Scott Sheridan and Charlie Manuel work well together.
Will Carroll has produced an annual Team Health Report for each MLB team for 12 years. The report gives risk ratings for every player in the expected starting lineup and starting rotation, plus two relievers. A proprietary formula sets a baseline according to a player's age and position. It is adjusted by 12 factors, including injury history, team history and expected workload.
This risk rating is classified into three tiers—red (high risk), yellow (medium risk) and green (lower risk). It should be used as a guideline and is about probability, not prediction. To learn more about how the Team Health Reports are devised, click on this article.
2012 Rank: 26th of 30 teams in DL days and dollars lost
Biggest Injury: Chase Utley, $8.1 million lost value
Head Athletic Trainer: Scott Sheridan
The Phillies got old quick. Injuries will do that to a team as much as the calendar.
Injuries to Ryan Howard, Chase Utley and Roy Halladay highlighted the problem, but it was more deep-seated than that, and this offseason really didn't help. Instead of getting younger, the team seems to be taking an incremental approach and hoping that Scott Sheridan and his staff can hold them together for one more run with this group.
That's not the worst idea. Sheridan and his staff won a Martin-Monahan Award a couple years back, just as their run at the top of the NL East started. Injury stats are often forward indicators, as they were for the Rays and Brewers, but is it also a forward indicator of a decline? The data sure seems to say yes to that.
What's less clear is whether that decline can be halted or even slowed.
This is a team that is flat-out risky. Aside from those "big three" injuries, all of whom must come back to full production for this team to have a chance at .500, let alone a title, there's risk up and down the lineup and there was more brought in. If everything goes right, they could contend, but the Nationals and Braves have made huge leaps in talent, not incremental changes.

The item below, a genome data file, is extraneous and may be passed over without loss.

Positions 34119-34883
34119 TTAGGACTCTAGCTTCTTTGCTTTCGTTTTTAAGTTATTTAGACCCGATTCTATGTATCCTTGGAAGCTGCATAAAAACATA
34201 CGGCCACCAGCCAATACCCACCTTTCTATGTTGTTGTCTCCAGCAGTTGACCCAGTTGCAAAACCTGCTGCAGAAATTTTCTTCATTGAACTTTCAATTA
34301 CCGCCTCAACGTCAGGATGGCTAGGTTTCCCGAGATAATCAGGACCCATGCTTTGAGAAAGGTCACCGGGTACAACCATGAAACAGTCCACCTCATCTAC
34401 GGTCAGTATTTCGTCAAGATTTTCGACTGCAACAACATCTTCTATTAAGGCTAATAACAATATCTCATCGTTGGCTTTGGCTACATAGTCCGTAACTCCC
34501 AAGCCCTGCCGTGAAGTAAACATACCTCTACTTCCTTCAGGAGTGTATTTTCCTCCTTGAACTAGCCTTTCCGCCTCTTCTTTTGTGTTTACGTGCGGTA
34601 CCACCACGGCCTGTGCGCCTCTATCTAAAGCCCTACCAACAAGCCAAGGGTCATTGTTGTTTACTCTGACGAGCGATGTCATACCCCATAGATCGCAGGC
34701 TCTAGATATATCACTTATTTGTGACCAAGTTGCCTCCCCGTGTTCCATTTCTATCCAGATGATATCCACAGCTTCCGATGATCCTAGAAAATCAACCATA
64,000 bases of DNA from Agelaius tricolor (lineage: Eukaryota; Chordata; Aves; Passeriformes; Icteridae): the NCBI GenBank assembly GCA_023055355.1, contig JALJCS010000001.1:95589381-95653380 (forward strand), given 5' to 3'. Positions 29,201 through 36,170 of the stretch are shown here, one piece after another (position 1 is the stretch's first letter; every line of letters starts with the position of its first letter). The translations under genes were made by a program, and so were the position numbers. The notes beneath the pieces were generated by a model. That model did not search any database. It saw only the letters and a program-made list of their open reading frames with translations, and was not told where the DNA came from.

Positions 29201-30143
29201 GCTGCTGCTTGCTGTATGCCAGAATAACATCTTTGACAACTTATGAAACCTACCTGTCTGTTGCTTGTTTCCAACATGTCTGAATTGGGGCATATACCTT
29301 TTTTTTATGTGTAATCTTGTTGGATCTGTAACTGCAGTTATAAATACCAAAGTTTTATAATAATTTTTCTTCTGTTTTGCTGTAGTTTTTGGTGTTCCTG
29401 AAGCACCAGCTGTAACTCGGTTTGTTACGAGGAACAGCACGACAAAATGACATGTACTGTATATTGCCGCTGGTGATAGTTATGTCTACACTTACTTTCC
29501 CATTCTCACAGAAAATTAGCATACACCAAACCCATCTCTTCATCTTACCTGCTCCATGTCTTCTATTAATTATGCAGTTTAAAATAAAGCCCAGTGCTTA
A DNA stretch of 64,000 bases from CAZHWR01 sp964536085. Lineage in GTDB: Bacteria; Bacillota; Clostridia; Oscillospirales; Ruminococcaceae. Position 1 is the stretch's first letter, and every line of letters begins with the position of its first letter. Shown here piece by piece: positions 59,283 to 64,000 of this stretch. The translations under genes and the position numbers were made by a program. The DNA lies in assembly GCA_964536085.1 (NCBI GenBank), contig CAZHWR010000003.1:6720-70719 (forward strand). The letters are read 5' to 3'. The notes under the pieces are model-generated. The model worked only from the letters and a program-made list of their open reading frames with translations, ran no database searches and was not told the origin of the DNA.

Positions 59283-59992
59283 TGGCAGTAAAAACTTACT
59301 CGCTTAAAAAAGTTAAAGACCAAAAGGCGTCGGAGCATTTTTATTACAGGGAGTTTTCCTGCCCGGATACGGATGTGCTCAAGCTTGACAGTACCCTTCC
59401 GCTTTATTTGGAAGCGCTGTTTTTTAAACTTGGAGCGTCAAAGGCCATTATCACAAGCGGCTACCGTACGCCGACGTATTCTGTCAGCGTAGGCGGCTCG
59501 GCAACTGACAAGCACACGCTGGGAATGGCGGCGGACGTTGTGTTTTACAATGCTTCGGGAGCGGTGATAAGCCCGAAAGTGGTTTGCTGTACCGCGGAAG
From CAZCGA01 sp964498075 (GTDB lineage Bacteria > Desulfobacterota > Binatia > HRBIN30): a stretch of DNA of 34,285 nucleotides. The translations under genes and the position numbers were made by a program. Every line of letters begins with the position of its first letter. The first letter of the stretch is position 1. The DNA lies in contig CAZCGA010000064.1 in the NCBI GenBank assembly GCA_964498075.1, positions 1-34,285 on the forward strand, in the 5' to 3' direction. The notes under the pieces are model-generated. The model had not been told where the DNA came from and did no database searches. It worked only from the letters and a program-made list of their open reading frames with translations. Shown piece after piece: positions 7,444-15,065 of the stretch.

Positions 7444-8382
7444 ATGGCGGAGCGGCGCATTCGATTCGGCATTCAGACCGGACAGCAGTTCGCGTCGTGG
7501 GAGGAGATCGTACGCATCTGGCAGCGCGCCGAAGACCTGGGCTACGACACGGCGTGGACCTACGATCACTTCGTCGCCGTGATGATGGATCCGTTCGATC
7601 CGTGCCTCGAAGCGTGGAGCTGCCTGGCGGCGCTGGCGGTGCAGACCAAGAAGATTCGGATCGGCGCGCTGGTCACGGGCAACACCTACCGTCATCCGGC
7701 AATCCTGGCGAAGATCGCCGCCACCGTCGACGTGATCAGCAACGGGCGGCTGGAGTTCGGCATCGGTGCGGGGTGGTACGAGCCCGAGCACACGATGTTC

This could be the last year of what Ruben Amaro and ownership see as a success window. Charlie Manuel is close to riding off into the sunset and handing over the reins to Ryne Sandberg. Utley and Howard could be near the end as well, especially if they continue to have physical problems. The rest could be quickly torn down for prospects, though likely not to the core like the Marlins did.
The season, then, hinges on the medical staff. If they can get this team back into the upper third of injury stats, there's a chance that the Phillies play into October. If they stay at the back half, they'll likely be in the same place of the standings.
Click ahead for the Phillies. Here are links for all the teams' reports.
|AL East||Baltimore||Boston||New York||Tampa Bay||Toronto|
|AL Central||Chicago||Cleveland||Detroit||Kansas City||Minnesota|
Miami ||New York||Philadelphia||Washington|
|NL Central||Chicago||Cincinnati||Milwaukee||Pittsburgh||St. Louis|
|NL West||Arizona||Colorado||L.A.||San Diego||S.F.|
Will Carroll is the Lead Writer for Sports Medicine at Bleacher Report. He has written about sports injuries and related topics for 12 years. His column is called "the industry standard" by Hall of Famer Peter Gammons.
Ruiz starts off the season on a stimulant suspension, but it's the plantar fasciitis that is the real worry. While Ruiz was apparently popping a teammate's Adderall, he was also fighting through the painful foot injury. (Adderall on top of painkillers? Not uncommon. Check to see if the aspirin in your medicine cabinet has caffeine as an additive.) For a catcher to have foot problems is not only problematic on the face of it, it can also lead to mechanical changes, biomechanical changes and even arm problems. Catching is complex.